Julia also suspects she inherited her attention deficit problems from her birth mother. Perhaps some of her mother's struggles stem from them, she said, turning on her side and stretching out her legs. In the past few years, she's been in contact again, although it's been sporadic. Her birth mother is more likely to contact Maines, to whom she turns for advice.
It was her birth father who surprised her by coming to her high school graduation two years ago. That was the first time she'd seen him or his three sons. "My mom didn't tell me he was coming," she said. "I just saw him in the audience, next to my uncle, who looked at me and mouthed, 'your father.' I tripped and fell into the person next to me."
She was glad to meet him, but also angry, she said. "He agreed to open adoption and now he feels I have this life and he shouldn't see me. One of my main questions is that, 'shouldn't this be my decision, too?' We're very different, I guess. ... Sometimes I feel like, 'What did I do to offend you?' "
On the day we met, Julia was trying to reach her birth mother to invite her for a visit on her 21st birthday, about a week away. "I've been trying to call her to see if she'll come down and have a manicure and pedicure with me," said Julia. "I haven't heard from her."
Julia celebrated her birthday with family and friends, but not, it turned out, with her birth mother. She didn't make it. Still, Julia had a great time, she said, going to the Top of the Mark for a symbolic 21st birthday drink. Her parents know she doesn't even like the taste of alcohol.
On the day of the family gathering, Julia came in intermittently to work on a Sudoku puzzle, eat a bagel or ask Maines for advice on how to attach an oversize hood onto the Jedi sweatshirt she was sewing. She hugged Abundis, sat at the kitchen table, then disappeared downstairs to wait for her birth mother.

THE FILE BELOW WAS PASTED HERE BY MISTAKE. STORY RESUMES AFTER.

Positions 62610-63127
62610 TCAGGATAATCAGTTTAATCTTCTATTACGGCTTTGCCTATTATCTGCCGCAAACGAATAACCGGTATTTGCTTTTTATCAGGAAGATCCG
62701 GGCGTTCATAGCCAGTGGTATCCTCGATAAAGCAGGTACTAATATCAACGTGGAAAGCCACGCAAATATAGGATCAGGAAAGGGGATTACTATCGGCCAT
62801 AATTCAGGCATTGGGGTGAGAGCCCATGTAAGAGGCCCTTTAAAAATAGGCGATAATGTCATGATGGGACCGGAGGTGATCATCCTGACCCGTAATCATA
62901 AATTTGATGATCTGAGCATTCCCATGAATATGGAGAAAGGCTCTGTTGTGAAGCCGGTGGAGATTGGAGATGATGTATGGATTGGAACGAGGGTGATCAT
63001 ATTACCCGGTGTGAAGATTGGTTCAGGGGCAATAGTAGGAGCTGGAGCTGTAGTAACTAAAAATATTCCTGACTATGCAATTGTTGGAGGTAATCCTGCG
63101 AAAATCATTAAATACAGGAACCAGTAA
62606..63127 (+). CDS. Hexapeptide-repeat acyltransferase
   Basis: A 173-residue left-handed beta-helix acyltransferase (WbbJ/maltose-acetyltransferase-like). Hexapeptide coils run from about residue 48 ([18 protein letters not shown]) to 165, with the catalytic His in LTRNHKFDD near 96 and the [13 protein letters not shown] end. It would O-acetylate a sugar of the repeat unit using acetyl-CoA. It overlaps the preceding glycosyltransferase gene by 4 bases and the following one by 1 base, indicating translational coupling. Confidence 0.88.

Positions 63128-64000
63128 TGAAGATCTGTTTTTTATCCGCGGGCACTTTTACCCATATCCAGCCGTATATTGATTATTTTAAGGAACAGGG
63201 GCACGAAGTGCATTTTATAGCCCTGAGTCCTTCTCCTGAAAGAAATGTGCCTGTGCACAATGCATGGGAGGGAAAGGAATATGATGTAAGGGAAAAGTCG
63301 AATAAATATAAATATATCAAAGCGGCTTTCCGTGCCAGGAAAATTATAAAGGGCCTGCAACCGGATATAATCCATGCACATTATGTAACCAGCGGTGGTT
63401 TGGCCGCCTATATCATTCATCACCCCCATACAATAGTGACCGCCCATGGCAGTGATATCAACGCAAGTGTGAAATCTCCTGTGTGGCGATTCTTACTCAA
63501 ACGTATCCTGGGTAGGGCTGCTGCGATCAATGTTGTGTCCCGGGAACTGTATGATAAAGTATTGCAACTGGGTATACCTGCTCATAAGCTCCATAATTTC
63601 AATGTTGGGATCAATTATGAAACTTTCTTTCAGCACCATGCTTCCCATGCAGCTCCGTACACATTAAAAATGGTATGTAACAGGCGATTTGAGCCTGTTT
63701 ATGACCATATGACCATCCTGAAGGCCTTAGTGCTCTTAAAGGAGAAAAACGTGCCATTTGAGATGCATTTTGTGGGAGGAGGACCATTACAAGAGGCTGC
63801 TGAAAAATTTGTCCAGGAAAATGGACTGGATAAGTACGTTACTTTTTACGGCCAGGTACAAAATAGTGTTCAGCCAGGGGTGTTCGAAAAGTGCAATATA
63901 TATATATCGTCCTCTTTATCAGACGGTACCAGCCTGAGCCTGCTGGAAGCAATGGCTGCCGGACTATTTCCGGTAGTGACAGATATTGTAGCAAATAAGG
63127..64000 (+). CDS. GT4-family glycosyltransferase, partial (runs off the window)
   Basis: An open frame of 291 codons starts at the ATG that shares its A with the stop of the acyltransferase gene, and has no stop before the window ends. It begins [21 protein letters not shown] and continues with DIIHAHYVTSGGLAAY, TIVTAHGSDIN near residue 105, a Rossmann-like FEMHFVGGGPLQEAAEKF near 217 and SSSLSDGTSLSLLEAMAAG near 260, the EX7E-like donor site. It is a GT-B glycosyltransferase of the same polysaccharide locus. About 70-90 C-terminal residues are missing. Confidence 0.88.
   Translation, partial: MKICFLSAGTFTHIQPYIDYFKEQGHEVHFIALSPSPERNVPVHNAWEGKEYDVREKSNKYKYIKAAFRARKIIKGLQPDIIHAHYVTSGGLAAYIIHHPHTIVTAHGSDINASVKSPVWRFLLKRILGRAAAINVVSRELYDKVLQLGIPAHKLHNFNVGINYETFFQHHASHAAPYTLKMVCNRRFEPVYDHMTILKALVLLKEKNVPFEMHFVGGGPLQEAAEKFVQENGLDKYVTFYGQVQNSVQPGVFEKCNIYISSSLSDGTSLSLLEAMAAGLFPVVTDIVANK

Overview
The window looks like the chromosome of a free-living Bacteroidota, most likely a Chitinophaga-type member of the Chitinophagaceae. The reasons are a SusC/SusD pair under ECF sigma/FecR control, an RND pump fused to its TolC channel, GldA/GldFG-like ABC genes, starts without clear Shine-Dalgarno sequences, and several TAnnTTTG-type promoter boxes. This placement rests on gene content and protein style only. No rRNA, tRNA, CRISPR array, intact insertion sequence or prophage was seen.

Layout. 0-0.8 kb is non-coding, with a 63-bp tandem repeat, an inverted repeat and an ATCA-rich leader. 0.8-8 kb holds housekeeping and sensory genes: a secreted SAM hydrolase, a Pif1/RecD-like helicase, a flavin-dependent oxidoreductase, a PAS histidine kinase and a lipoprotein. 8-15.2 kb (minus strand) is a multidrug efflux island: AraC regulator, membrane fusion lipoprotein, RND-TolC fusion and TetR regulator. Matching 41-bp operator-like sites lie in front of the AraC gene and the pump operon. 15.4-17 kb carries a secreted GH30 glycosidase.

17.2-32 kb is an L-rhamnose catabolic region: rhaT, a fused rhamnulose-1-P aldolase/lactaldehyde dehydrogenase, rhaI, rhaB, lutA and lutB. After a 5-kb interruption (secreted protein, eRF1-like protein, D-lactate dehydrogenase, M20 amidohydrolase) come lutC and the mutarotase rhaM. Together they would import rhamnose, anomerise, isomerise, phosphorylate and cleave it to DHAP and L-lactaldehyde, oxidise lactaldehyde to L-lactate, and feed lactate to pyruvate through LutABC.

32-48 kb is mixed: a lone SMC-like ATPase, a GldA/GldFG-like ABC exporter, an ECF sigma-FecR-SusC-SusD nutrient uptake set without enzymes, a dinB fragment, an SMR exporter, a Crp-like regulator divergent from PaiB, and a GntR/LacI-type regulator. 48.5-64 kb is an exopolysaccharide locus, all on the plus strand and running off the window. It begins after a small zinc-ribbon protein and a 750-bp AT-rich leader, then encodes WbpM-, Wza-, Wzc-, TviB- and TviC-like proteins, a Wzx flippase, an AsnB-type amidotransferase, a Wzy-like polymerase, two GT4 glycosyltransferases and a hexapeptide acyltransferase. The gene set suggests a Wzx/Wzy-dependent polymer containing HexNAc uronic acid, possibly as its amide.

Jacob, who is tall, his dark hair cut short after high school years of experimental colors and styles, also wandered in and embraced Abundis before leaving to pick up his girlfriend. He was still gone when his birth parents arrived.
John and Claudia Rausch appeared uncomfortable when they first walked into the kitchen. It had been more than a year since Claudia had seen Jacob, although John had visited him last Christmas. Claudia blames herself for the absence, saying she was grappling with her emotional problems and drug addiction. She missed coming for holidays last year, she said, because she was getting cleaned up.
"It's hard to explain to Jacob why I'm not there," said Claudia. "It's not because of him. It's because of what I'm going through. I haven't always been able to be here in a happy mood. And I feel bad when I'm on the phone with him and I'm not exactly a happy camper.''